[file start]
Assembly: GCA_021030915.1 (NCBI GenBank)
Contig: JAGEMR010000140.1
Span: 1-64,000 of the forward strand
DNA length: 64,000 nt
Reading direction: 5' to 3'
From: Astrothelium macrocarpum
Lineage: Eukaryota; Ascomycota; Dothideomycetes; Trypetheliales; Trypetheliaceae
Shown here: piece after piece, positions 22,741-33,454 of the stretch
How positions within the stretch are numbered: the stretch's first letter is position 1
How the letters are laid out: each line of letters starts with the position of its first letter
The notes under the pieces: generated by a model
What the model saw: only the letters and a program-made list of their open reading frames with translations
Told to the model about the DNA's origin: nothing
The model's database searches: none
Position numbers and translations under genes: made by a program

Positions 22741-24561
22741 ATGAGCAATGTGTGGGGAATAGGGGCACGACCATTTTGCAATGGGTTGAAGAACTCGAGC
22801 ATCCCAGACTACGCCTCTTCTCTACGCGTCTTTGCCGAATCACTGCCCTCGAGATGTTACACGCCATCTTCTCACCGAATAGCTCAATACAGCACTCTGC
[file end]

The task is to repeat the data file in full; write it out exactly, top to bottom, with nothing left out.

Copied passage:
Assembly: GCA_021030915.1 (NCBI GenBank)
Contig: JAGEMR010000140.1
Span: 1-64,000 of the forward strand
DNA length: 64,000 nt
Reading direction: 5' to 3'
From: Astrothelium macrocarpum
Lineage: Eukaryota; Ascomycota; Dothideomycetes; Trypetheliales; Trypetheliaceae
Shown here: piece after piece, positions 22,741-33,454 of the stretch
How positions within the stretch are numbered: the stretch's first letter is position 1
How the letters are laid out: each line of letters starts with the position of its first letter
The notes under the pieces: generated by a model
What the model saw: only the letters and a program-made list of their open reading frames with translations
Told to the model about the DNA's origin: nothing
The model's database searches: none
Position numbers and translations under genes: made by a program

Positions 22741-24561
22741 ATGAGCAATGTGTGGGGAATAGGGGCACGACCATTTTGCAATGGGTTGAAGAACTCGAGC
22801 ATCCCAGACTACGCCTCTTCTCTACGCGTCTTTGCCGAATCACTGCCCTCGAGATGTTACACGCCATCTTCTCACCGAATAGCTCAATACAGCACTCTGC